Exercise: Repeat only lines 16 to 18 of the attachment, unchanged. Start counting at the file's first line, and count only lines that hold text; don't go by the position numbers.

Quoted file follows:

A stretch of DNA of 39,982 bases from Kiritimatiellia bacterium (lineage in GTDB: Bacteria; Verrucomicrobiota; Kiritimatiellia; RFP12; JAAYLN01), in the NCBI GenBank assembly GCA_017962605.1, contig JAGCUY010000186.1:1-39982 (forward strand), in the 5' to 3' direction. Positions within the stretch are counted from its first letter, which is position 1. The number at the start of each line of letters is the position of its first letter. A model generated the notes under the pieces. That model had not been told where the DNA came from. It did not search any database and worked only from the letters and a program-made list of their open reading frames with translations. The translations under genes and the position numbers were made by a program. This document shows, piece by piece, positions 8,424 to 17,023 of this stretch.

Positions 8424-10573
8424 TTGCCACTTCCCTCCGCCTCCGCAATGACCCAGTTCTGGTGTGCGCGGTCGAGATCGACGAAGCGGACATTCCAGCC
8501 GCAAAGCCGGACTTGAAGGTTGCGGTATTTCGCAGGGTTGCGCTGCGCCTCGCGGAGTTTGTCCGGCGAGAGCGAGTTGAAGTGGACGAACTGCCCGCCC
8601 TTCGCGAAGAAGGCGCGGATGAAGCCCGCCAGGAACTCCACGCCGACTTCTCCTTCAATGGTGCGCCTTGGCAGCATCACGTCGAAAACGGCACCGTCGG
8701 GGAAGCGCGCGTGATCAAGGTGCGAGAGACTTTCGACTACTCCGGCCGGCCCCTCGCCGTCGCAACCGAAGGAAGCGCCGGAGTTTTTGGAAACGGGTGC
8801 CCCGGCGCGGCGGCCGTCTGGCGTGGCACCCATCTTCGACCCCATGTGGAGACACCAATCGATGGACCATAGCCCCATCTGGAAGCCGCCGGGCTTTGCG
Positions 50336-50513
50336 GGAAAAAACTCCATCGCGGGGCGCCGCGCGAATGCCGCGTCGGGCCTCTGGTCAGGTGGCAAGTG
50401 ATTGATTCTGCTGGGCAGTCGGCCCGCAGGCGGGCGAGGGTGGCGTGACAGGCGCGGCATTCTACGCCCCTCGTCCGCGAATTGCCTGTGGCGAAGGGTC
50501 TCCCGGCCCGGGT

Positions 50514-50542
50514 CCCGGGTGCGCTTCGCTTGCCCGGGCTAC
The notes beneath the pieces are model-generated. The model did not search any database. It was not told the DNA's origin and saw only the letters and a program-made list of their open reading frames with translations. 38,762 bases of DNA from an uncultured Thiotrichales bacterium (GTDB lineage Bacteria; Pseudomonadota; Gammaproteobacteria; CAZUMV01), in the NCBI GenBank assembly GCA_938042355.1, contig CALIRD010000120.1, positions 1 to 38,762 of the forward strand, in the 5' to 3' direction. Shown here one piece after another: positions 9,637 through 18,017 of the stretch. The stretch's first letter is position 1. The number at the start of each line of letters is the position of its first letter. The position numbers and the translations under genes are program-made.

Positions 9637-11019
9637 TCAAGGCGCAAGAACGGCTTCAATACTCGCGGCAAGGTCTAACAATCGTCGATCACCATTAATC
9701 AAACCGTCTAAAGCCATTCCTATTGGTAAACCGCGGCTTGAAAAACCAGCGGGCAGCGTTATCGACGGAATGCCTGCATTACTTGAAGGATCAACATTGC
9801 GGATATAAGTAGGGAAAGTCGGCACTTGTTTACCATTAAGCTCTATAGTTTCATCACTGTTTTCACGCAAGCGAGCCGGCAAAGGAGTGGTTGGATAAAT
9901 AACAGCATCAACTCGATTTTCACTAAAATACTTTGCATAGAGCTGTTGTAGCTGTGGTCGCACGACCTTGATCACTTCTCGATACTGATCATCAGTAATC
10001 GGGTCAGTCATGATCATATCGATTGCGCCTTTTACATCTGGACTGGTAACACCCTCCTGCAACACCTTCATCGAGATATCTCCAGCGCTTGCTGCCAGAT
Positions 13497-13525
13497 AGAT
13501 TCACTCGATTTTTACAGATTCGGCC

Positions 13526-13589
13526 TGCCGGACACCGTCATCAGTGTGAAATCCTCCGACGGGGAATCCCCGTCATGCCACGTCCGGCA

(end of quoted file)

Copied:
9637 TCAAGGCGCAAGAACGGCTTCAATACTCGCGGCAAGGTCTAACAATCGTCGATCACCATTAATC
9701 AAACCGTCTAAAGCCATTCCTATTGGTAAACCGCGGCTTGAAAAACCAGCGGGCAGCGTTATCGACGGAATGCCTGCATTACTTGAAGGATCAACATTGC
9801 GGATATAAGTAGGGAAAGTCGGCACTTGTTTACCATTAAGCTCTATAGTTTCATCACTGTTTTCACGCAAGCGAGCCGGCAAAGGAGTGGTTGGATAAAT